Once again, Eskom is to blame.
Newlands got load-shod mid-afternoon and the traffic lights on the M3 never really recovered. It was all a bit of a mess and I joined the queue by the Aquarium.
At this point, anyone that knows Cape Town thinks I’m lying. I wish I was. But no, my journey home from work is 15km and I queued solidly for 14½ of them. It took about 2 hours.
And it’s only going to get worse. But not for me. The city is upgrading Hospital Bend – perhaps the largest interchange on the outskirts of Cape Town – where the N2 meets the M3 and traffic mingles across 10 lanes near some zebras, on the bend next to the hospital – an old, famous and listed building.
It all sounds quite romantic, but you’d be amazed how many of the cars coming from the right want to go left and vice versa. Weaving happens and then chaos regularly ensues (at least twice each weekday).
Fortunately, it looks like someone from the council has finally noticed this and they’re going to sort it out.
It is a condition of the contract that at least two lanes of traffic must be maintained in each direction for the duration of the project. This will lessen the disruption of traffic flow and consequent inconvenience to motorists.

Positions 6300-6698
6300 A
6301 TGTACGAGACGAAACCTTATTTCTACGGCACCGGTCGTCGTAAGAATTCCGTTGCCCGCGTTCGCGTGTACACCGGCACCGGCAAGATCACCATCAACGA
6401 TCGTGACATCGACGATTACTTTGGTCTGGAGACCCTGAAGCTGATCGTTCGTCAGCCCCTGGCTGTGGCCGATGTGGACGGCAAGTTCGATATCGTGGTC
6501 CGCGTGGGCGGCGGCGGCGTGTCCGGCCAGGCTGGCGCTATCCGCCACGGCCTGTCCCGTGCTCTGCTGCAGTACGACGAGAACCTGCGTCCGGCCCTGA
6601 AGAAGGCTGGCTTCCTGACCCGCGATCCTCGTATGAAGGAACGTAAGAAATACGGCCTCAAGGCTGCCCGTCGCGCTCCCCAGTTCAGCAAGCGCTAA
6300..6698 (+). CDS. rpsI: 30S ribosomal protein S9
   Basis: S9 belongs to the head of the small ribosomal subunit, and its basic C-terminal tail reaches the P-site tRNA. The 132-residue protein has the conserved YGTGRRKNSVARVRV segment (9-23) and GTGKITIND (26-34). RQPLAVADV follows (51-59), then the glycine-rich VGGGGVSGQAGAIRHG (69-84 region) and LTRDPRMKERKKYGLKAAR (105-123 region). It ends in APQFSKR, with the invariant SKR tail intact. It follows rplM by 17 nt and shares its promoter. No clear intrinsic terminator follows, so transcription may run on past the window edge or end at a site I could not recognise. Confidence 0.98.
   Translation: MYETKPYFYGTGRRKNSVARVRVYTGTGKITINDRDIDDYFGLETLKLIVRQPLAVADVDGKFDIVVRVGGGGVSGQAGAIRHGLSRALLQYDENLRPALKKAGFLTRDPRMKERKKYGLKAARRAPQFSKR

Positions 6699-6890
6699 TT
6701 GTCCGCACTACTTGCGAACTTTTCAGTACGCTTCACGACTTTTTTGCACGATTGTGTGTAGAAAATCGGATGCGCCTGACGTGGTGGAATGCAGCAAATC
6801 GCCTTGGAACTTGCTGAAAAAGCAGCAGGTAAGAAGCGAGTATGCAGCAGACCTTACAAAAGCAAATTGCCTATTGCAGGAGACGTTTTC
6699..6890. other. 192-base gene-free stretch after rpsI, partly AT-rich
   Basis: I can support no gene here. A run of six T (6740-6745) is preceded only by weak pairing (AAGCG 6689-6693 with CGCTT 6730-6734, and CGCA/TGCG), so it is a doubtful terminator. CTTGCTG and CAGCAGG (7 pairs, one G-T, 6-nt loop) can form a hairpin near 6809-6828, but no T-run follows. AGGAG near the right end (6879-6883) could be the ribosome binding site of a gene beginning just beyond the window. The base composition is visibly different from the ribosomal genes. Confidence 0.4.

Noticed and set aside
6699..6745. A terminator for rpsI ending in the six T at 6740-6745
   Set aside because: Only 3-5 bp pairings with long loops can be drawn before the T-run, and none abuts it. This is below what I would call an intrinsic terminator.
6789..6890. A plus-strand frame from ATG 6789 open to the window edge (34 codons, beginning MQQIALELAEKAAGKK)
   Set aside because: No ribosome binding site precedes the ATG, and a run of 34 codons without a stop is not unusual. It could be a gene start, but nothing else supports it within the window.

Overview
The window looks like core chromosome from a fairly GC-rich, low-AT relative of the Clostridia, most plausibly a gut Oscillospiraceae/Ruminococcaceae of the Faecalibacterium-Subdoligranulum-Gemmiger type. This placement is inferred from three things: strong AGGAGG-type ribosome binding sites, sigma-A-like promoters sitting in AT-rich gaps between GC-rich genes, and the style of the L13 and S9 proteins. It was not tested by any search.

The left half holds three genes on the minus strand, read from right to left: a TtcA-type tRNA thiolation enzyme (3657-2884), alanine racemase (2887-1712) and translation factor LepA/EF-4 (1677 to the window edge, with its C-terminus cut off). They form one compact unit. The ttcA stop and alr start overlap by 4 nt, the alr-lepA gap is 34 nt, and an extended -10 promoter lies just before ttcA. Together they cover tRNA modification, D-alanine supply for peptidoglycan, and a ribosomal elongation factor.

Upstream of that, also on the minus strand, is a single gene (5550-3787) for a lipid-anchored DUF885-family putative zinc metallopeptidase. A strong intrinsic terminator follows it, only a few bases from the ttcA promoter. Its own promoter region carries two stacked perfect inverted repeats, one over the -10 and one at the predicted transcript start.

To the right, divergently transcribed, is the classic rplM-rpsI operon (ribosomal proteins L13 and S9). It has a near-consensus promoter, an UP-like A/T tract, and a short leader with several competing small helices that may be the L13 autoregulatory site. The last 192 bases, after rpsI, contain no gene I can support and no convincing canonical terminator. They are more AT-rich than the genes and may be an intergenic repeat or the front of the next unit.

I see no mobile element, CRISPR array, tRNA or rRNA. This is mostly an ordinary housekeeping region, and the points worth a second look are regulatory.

Two lanes each way, huh? Down from five each way now. Yeah, right. That’ll lessen the disruption nicely.
Never mind – it’ll only take a couple of years. And then we’ll have this for the zebras to look at:
All very pretty. But since my work is moving out of the city centre and a little way north, I won’t have to contend with Hospital Bend on a daily basis anymore. I was rubbing my hands together in glee and laughing in the way that only truly lovely people can, when I was told that while the City were taking Hospital Bend to bits, the Province would be upgrading Koeberg Interchange.
Because if you thought that Hospital Bend was a bit of a design error, then you’ll love Koeberg Interchange:
Koeberg. Indescribable without swearing.
Koeberg Interchange was designed by Willie van der Plooy – a nasty, bitter individual with a hell of a temper, a drink problem and complex psychological issues including a vendetta against all forms of road transport after he failed his driving test six times in a single month. Legend has it that he hid himself away and studied long and hard to become a civil engineer, then got his own back on an unsuspecting Cape Town driving public one evening by downing 6 bottles of Klippies, popping a couple of tabs of LSD and coming up with a new design for the crossroads of the N1 and the M5.
Some say he invoked Beelzebub through ritual worship and got him to fart on the plans, such is the barbed, twisted, evil nature of the junction. These days, tourists and locals alike flock from miles around to sit in massive queues and gaze miserably upon the fetid industrial heartland of Cape Town awaiting their turn on the aging concrete spirals.
And van der Plooy is no more, assassinated by terrorist group The Provisional AA in England for coming up with the concept of the M25 in retaliation for being charged an extortionate taxi fare on a trip to London in 1958.
So it’s out of the frying pan and into the fire for me. Stick a few decent CDs in the multichanger, bang up the aircon, sit back and crawl to work up the M5 instead of up the M3.